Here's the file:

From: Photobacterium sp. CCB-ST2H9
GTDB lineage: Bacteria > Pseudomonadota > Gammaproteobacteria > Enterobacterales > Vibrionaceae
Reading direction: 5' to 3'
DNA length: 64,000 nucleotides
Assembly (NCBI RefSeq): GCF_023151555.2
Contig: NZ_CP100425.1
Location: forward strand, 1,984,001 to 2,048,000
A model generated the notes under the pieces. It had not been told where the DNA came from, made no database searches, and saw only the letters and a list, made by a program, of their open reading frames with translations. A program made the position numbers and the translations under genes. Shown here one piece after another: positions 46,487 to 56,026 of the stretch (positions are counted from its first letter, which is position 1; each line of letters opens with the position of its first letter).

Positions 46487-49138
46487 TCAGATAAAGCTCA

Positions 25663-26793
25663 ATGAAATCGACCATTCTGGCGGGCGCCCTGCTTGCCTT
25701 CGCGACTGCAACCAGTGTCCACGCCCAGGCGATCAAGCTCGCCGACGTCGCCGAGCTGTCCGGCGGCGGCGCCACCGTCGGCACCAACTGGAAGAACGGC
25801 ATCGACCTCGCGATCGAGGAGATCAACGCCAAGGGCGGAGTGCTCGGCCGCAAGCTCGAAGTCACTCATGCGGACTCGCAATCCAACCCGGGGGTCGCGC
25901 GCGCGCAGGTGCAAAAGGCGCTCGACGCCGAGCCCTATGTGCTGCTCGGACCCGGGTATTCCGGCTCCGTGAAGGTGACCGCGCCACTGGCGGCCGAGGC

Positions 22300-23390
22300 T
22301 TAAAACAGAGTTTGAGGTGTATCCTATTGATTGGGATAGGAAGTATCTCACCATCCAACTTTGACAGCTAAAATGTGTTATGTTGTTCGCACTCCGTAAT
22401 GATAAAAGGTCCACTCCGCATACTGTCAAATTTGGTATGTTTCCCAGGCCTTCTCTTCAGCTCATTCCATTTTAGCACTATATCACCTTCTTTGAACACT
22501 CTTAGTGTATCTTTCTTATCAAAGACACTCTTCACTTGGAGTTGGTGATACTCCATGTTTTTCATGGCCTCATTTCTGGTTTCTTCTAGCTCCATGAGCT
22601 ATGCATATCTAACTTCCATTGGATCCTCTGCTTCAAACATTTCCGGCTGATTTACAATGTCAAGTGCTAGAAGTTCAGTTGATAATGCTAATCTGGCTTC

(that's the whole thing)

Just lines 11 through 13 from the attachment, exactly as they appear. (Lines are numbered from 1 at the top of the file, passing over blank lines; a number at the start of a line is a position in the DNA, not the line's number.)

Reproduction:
Positions 25663-26793
25663 ATGAAATCGACCATTCTGGCGGGCGCCCTGCTTGCCTT
25701 CGCGACTGCAACCAGTGTCCACGCCCAGGCGATCAAGCTCGCCGACGTCGCCGAGCTGTCCGGCGGCGGCGCCACCGTCGGCACCAACTGGAAGAACGGC